And she's confused as she watches others return to the States while he expects to stay overseas until February 2004.
She becomes anxious as she watches television reports of soldiers dying nearly every day, even though he is now far from the action and not involved in the door-kicking he spoke of. She did note that in June he was in Baghdad.
"At what point are you free?" she asked. "When he committed to West Point at 17, did he know he could be called back the rest of his life?"
IRR terms do expire, but Lt. Col. Bob Stone, an Army Reserve spokesman, said that because the nation has been in a state of emergency since the Sept. 11 attacks, the military must maintain its access to experienced veterans during crises.
That holds true in Iraq, where tensions remain high and it is time for some soldiers to return home. If someone doesn't understand that, Stone says, "they're probably not paying close enough attention."
The deployment of IRRs and the Inactive National Guard in war is nothing new, Stone said. Since the Selective Service System was eliminated 30 years ago, that "manpower pool" has become an important resource in a volunteer military, he said. In virtually every conflict since the Vietnam War, they have been called to duty, he said.
In Iraq, Stone said, the Marines even deployed some IRRs to serve in infantry units.
It is difficult to measure the enthusiasm or frustration level of the average IRR overseas.
Surely there are members of the IRR who welcome the opportunity to serve again. Grateful for years of military pay and benefits and training, they are motivated by a loyalty to their former comrades and a sense of duty.
The Pentagon could not provide a list of those who have been called up.
Hinman put The Record in contact with Maj. Joseph Way, who was also an IRR activated in Operation Iraqi Freedom. Way said in a telephone interview from Louisiana that he was upset to find himself thousands of miles from home until he was permitted to return to be with his terminally ill wife.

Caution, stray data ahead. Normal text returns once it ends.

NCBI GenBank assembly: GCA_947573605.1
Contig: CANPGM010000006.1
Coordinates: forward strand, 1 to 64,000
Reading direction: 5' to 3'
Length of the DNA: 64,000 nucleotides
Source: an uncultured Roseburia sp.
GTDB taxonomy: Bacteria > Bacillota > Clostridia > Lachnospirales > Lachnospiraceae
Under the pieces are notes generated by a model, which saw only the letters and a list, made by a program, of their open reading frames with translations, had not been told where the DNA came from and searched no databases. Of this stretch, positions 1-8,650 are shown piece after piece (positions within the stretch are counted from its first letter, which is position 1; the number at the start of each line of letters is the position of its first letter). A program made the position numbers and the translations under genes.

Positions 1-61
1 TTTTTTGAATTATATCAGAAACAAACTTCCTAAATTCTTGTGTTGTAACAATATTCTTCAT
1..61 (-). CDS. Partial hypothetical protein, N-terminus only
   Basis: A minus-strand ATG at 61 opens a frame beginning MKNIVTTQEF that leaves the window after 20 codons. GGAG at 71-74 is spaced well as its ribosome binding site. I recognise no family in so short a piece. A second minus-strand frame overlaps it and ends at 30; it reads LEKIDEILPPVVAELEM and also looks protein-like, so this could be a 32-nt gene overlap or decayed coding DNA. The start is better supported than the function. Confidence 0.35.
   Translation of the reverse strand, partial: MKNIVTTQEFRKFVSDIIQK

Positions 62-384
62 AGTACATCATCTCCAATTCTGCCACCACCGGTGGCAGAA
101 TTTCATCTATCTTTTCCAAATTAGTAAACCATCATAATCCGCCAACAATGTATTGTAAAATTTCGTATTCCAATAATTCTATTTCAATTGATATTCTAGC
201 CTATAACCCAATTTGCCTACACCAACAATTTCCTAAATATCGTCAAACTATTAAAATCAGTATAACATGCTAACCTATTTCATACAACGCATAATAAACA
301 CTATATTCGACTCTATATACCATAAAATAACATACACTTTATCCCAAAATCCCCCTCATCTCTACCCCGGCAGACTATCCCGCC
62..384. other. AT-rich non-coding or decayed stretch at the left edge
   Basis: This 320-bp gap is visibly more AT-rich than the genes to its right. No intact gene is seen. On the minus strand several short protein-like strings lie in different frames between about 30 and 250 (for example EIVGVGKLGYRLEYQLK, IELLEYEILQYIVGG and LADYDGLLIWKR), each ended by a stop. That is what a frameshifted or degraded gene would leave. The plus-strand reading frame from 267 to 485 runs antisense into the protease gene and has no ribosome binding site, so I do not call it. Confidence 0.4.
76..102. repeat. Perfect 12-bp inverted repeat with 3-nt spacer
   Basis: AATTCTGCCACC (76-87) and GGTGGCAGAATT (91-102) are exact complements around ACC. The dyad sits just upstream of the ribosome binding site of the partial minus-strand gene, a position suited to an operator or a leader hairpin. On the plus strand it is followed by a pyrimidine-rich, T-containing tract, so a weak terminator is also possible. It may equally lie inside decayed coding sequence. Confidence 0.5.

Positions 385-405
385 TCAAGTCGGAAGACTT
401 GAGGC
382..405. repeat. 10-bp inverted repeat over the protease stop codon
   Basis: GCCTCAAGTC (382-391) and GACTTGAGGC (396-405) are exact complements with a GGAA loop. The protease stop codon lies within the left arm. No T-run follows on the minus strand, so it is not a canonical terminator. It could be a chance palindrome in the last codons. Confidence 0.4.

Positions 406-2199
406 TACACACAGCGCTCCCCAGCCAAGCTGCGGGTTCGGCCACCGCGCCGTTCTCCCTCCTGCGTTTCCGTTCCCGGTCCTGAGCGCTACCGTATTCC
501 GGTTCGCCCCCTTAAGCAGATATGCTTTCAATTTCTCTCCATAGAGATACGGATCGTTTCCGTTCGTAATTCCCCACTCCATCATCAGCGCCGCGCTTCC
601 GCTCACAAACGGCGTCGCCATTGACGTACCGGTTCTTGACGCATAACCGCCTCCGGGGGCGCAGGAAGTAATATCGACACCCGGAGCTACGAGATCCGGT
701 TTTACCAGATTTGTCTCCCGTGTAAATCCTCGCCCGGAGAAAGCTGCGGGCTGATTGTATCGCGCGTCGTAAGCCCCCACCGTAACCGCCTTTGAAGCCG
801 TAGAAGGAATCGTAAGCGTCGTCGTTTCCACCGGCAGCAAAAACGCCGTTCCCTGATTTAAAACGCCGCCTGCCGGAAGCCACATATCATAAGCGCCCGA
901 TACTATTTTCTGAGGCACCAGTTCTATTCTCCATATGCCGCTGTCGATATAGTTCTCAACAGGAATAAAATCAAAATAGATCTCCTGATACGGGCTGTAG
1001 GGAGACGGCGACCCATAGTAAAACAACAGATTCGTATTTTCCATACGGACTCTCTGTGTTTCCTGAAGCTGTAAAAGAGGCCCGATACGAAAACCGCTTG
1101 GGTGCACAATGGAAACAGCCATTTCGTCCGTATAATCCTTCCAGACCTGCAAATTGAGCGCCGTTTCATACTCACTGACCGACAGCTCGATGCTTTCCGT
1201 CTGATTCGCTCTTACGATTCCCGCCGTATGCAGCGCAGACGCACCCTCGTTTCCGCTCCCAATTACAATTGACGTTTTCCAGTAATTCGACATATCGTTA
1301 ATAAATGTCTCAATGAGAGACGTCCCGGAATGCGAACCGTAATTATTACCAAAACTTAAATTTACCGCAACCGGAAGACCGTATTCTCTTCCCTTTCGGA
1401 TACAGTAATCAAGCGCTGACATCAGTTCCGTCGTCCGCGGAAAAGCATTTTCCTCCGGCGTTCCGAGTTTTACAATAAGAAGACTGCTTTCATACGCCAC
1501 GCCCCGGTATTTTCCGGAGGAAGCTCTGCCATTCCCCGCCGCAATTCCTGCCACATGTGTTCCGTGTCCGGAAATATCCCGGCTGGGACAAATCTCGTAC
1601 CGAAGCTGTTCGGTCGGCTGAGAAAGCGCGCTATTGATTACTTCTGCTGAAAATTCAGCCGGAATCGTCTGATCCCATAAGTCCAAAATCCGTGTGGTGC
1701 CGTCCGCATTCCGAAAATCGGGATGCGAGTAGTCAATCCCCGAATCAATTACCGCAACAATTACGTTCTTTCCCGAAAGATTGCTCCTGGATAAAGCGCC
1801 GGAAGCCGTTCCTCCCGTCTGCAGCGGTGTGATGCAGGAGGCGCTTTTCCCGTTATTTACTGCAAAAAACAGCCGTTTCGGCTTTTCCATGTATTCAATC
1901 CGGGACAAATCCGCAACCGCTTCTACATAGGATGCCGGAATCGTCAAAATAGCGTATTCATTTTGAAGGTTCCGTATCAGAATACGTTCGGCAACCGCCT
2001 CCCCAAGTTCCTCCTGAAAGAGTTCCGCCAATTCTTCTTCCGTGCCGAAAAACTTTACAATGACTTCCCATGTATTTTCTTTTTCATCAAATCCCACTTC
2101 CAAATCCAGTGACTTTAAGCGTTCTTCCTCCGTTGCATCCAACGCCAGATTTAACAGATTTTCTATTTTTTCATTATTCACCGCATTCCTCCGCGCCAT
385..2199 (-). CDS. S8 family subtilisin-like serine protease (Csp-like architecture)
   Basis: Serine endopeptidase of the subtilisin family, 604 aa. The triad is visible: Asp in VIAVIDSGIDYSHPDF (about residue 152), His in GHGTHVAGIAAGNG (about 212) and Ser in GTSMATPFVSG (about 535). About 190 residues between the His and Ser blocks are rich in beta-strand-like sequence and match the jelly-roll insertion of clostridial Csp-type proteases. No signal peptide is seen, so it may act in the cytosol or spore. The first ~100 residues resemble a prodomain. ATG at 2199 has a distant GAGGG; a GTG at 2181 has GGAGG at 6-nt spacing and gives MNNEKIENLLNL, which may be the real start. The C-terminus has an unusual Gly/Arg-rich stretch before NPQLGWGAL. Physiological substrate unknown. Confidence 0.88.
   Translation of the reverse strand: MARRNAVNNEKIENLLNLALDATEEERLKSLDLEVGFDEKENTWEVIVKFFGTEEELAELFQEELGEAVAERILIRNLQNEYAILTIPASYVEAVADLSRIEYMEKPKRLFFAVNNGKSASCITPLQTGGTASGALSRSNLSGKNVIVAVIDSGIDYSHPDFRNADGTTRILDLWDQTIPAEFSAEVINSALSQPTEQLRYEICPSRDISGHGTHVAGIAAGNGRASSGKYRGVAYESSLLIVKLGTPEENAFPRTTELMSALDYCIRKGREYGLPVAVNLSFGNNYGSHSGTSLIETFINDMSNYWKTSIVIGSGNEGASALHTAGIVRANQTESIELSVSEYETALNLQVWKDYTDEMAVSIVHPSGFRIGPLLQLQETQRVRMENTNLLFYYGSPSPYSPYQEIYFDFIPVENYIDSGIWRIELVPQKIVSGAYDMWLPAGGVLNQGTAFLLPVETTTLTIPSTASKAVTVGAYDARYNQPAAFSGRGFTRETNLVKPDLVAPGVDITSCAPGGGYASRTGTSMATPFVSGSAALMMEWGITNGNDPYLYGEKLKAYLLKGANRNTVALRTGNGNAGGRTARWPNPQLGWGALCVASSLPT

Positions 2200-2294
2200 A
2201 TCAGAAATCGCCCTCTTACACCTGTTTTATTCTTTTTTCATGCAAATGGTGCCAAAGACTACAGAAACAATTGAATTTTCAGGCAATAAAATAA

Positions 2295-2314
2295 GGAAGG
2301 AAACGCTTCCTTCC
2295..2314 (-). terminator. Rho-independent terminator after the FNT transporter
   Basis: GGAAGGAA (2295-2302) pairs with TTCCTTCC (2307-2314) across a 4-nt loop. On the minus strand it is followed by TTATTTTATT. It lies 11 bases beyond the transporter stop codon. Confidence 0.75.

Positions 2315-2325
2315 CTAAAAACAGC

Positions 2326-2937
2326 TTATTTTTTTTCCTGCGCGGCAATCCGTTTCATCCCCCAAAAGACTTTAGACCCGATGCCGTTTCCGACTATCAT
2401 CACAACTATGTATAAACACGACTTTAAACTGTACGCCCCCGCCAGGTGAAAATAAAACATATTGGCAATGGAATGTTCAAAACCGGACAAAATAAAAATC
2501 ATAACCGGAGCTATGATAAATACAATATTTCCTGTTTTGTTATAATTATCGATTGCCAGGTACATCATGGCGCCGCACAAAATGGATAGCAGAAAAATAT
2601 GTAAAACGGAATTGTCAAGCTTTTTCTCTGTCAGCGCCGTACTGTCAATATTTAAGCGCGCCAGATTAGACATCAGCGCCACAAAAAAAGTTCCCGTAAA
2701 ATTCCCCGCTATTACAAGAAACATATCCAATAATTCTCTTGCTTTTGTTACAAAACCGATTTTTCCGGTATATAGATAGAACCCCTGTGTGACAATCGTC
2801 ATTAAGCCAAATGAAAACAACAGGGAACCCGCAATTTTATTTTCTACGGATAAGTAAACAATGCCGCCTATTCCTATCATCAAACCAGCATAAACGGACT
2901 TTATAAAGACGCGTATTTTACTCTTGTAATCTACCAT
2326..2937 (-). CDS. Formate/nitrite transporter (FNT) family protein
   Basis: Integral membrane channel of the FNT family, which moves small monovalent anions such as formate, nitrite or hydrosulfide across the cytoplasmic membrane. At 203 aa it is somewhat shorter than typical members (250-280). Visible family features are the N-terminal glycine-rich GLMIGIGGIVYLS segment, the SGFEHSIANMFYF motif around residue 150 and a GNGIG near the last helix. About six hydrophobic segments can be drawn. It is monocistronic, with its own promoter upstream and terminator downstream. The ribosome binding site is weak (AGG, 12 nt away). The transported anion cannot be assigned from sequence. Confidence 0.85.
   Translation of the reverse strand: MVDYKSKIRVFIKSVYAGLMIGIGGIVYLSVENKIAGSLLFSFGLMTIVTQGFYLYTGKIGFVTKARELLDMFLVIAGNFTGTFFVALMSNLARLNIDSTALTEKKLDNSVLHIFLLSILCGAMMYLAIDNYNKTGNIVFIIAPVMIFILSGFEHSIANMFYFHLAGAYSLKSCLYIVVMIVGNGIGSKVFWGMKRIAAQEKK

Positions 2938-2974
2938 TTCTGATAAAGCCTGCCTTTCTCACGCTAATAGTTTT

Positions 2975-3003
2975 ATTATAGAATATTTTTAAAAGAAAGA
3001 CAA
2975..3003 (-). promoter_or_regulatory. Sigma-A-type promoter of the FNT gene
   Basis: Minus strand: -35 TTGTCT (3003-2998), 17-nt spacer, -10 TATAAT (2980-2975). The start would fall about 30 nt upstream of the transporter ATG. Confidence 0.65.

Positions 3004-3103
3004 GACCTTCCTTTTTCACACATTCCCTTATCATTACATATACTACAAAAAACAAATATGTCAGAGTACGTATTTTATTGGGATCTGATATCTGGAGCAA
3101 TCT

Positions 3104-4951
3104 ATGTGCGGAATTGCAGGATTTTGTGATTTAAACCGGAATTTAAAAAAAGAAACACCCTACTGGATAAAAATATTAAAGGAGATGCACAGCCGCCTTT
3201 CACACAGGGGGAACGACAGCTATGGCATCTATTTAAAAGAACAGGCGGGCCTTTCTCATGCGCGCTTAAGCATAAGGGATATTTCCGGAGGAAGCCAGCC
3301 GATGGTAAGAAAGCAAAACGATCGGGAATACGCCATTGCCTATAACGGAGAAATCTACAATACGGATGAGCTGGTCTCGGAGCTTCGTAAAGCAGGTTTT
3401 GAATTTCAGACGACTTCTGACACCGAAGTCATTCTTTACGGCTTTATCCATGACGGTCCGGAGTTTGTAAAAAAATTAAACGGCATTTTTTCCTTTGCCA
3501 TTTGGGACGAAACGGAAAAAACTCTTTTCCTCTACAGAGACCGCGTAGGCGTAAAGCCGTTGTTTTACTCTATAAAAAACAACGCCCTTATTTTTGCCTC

"I was about to go freaking bananas," Way said about his time in the Middle East.
Hinman said he served in Panama in 1989, a year after graduating from West Point, leaving his wife alone for 13 months. Since then, she said, she has raised their two children largely on her own, since he has served months at a time in places such as Peru and the Persian Gulf. She was glad in 1999, when he decided to leave the Army and join the Secret Service. But in that job, there was more travel, and more time away from home.
"Even in the Secret Service, he did a five-month school away from us," his wife said. "In the presidential campaign, he went to the Democratic National Convention, he went to the Olympics, and he went with [vice presidential candidate Joseph] Lieberman to a dinner. It was like literally every weekend he was gone."
Last year, Hinman took a job with the U.S. Foreign Service, which staffs embassies and consulates around the world, and the family lived in Virginia. They were planning to move to India this month, and the children were enrolled in international schools for the coming academic year, she said.
They looked forward to India because the job would have allowed for the most family time they've ever had. Now that plan, like the rest of them, has been scrapped.
"Our family are survivors, and we'll manage without him," Hinman's wife said. "But it's another year of not seeing his children. You only have 18 years of raising your children, and another year has gone by."